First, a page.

Oops! The COP28 hosts REALLY don’t want us journalists to Jest about their Rulers

Are you prone to panning princes and potentates? Maybe like to chastise Britain’s King Charles III — who is delivering the opening address at the upcoming COP28 climate talks — for swooning over plants in his garden?

In the case of the U.K. monarch, feel free to go ahead — he comes from a country where ribbing royalty is almost a national sport, all tolerated in the spirit of good fun and the freedom of expression endorsed in a democracy.

In the collection of kingdoms that make up much of the Mideast, not so much. Criticism of the emirs, sheikhs and kings there can induce incarceration, fines and other penalties.

And so it was that the United Arab Emirates — the seven-nation collective that is hosting COP28, which starts at the end of this month — put out strict rules against publishing news articles that could upset any of the ruling families.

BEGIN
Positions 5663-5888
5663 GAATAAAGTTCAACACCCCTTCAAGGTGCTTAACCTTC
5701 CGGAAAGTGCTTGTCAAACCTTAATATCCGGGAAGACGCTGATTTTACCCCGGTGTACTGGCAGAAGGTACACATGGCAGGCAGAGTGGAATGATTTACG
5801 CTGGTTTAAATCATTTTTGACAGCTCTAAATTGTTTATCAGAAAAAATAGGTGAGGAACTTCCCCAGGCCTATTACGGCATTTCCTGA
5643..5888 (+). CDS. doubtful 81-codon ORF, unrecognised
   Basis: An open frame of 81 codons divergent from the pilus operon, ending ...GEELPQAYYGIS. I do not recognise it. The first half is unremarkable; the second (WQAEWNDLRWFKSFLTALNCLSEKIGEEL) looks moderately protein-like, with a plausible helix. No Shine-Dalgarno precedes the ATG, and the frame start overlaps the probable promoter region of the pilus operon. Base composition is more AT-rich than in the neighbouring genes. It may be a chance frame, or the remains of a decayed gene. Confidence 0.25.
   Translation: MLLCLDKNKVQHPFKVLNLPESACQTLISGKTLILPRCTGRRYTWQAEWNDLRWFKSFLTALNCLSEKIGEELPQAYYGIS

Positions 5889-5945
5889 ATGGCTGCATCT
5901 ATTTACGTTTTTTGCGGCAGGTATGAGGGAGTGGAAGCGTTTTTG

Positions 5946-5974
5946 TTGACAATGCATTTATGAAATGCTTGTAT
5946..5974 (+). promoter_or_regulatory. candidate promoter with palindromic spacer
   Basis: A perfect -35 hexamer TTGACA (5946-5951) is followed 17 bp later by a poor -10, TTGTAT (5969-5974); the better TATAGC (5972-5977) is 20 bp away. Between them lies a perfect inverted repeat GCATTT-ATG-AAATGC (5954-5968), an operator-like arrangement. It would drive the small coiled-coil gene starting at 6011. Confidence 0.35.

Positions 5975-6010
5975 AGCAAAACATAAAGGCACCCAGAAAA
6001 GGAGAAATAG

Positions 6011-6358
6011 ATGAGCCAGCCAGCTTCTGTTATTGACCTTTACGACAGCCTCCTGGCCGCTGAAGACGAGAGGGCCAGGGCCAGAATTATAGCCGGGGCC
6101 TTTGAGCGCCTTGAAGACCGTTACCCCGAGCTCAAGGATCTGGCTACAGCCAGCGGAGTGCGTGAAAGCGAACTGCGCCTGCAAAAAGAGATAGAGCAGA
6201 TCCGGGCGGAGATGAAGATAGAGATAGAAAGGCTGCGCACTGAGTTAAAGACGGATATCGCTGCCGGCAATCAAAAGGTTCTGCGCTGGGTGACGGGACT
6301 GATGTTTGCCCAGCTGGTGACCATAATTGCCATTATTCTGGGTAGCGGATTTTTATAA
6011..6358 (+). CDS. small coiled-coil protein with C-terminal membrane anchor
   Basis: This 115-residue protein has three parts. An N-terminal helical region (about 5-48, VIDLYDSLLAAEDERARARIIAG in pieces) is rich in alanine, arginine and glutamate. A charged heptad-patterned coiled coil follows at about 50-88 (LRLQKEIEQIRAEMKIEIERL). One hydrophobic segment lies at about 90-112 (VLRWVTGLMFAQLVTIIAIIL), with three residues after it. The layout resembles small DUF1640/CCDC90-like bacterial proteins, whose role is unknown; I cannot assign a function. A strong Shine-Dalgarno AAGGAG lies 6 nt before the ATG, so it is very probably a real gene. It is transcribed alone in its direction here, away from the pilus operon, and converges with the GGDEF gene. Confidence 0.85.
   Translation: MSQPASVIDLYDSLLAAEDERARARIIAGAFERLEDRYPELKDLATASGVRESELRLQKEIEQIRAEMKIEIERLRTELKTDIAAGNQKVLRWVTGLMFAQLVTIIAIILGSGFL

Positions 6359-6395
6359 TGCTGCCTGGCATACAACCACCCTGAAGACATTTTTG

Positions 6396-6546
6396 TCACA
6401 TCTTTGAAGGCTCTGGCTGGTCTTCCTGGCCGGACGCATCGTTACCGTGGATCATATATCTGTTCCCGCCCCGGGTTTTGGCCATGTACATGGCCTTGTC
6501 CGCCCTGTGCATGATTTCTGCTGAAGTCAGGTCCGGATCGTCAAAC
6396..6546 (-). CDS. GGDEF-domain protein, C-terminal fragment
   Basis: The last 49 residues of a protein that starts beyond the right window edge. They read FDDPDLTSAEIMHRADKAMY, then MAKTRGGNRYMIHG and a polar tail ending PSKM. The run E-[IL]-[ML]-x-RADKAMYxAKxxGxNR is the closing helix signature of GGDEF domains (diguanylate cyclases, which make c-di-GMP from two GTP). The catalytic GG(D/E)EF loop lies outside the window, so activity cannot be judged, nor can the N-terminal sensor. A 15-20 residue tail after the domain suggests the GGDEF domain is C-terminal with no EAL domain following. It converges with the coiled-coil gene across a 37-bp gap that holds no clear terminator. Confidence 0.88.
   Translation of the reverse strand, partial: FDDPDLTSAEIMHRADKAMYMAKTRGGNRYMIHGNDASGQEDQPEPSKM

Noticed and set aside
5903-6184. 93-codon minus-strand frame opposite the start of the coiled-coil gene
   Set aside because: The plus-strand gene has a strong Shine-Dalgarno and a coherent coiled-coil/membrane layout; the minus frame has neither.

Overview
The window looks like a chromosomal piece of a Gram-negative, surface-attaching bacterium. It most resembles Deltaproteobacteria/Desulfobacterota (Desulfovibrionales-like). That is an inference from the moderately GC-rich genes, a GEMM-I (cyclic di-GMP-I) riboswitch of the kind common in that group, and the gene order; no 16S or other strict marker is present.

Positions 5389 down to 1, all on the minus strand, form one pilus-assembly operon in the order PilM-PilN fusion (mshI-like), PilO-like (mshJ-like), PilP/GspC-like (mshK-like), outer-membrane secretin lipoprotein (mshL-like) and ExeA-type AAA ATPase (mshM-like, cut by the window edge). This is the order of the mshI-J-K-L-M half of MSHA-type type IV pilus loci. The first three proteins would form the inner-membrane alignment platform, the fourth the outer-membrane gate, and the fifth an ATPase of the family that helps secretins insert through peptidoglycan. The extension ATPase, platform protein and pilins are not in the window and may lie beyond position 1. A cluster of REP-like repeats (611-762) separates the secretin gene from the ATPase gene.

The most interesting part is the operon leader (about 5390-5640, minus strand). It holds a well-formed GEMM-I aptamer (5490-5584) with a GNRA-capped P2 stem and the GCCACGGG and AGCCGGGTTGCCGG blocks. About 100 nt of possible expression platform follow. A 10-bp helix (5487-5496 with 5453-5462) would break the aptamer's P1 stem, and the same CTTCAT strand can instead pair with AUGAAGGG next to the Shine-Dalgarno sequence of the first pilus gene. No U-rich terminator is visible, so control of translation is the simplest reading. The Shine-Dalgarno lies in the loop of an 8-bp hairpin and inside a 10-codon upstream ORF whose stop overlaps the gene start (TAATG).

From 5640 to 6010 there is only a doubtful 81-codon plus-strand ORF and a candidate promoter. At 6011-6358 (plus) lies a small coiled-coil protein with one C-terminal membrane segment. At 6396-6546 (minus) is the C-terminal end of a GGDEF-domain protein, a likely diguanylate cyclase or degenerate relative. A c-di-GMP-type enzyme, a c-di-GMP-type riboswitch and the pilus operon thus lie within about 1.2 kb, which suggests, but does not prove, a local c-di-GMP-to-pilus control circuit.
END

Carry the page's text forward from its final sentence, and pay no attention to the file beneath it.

The constraints on news reporters were spelled out in a “Media Content Standards” document issued by the UAE Media Regulatory Office and posted to the website of the United Nations climate agency on Oct. 23. In it were instructions for journalists and media outlets to “refrain from publishing anything that could offend directly or indirectly the ruling regime of the State” or that “could be offensive to the national unity and social cohesion.”

And it went higher. Into the heavens. “Respect God, Islamic belief, heavenly or monotheistic religions, and refrain from offending any of that, including embodiment or personification of prophets and messengers.”

“Monotheistic?” Er, tough luck, you Hindus.

It really is quite unbelievable. Doubt it? Then read it here.

That’s the bad news. The good is that it is now toppled — just like a few sovereigns have been over the years — and removed from the UN website.

The UAE had an excuse: “The document in question is an old guide. Its content is out of date and not relevant for media attending COP28,” a spokesperson told Politico/E&E News after the outlet made enquiries. “It has been removed from the [U.N. climate agency] website where it was posted erroneously.”

And somewhere there’s a bridge for sale. You can also bet this is not the end of this story.

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